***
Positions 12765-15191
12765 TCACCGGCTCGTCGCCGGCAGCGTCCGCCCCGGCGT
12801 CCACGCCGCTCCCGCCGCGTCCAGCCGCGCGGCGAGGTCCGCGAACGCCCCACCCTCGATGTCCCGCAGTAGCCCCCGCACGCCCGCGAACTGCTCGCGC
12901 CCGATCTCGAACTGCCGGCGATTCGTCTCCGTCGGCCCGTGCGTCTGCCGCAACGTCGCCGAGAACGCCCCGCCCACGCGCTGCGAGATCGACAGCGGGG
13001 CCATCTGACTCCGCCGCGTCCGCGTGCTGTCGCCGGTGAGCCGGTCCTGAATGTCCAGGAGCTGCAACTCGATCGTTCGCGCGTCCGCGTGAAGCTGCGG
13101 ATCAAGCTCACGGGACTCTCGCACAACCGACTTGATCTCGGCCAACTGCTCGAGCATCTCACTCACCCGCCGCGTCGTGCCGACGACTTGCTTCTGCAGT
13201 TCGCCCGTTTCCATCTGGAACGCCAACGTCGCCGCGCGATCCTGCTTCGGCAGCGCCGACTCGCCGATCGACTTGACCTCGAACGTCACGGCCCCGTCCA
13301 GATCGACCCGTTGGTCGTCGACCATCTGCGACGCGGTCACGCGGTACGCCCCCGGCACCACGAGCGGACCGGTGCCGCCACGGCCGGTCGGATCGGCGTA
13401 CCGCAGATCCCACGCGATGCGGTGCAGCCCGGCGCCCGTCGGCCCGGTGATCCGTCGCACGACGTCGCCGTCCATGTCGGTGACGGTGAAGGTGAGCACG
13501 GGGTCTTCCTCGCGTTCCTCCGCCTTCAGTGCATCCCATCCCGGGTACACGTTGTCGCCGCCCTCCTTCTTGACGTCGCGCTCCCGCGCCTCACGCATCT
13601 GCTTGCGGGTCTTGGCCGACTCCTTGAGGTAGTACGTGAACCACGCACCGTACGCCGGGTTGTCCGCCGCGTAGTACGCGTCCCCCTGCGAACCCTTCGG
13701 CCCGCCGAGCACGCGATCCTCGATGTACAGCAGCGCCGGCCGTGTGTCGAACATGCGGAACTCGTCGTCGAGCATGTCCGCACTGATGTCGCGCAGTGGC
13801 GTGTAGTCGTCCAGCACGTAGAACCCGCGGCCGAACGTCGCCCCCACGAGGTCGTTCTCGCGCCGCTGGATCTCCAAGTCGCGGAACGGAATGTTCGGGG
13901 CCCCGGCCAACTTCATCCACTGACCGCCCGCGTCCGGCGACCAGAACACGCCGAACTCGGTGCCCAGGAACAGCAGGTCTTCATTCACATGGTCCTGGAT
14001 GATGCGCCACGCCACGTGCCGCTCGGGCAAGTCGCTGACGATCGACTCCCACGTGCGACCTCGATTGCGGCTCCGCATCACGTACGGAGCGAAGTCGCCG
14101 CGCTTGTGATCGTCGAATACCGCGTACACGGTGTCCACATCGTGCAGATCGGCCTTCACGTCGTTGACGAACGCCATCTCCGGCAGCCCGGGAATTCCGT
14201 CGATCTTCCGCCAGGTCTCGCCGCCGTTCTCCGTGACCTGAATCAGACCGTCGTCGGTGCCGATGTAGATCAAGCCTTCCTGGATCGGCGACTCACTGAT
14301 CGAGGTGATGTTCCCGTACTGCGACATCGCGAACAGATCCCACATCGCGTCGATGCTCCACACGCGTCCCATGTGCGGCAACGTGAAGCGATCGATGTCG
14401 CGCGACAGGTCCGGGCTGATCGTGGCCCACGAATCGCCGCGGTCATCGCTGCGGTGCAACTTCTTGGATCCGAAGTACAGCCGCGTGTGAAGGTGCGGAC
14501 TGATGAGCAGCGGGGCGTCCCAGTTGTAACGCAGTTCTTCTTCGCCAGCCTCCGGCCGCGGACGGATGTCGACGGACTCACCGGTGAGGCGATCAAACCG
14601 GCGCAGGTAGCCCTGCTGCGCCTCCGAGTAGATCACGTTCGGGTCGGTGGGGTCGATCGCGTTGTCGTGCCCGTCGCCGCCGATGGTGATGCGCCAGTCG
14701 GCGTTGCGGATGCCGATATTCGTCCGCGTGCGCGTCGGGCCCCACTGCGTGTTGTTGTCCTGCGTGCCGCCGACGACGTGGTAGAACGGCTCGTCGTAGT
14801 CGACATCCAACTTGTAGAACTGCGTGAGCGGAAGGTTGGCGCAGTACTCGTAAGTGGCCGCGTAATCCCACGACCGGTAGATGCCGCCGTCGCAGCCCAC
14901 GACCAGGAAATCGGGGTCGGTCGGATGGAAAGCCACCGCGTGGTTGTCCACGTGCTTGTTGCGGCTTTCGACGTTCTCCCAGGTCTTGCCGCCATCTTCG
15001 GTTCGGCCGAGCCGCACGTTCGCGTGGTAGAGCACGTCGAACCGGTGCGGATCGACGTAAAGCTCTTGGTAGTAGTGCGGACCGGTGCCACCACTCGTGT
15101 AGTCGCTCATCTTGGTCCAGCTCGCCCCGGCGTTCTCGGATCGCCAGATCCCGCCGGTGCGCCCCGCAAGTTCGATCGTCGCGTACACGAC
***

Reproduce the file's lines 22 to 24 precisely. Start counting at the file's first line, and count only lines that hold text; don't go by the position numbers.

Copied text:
14701 GCGTTGCGGATGCCGATATTCGTCCGCGTGCGCGTCGGGCCCCACTGCGTGTTGTTGTCCTGCGTGCCGCCGACGACGTGGTAGAACGGCTCGTCGTAGT
14801 CGACATCCAACTTGTAGAACTGCGTGAGCGGAAGGTTGGCGCAGTACTCGTAAGTGGCCGCGTAATCCCACGACCGGTAGATGCCGCCGTCGCAGCCCAC
14901 GACCAGGAAATCGGGGTCGGTCGGATGGAAAGCCACCGCGTGGTTGTCCACGTGCTTGTTGCGGCTTTCGACGTTCTCCCAGGTCTTGCCGCCATCTTCG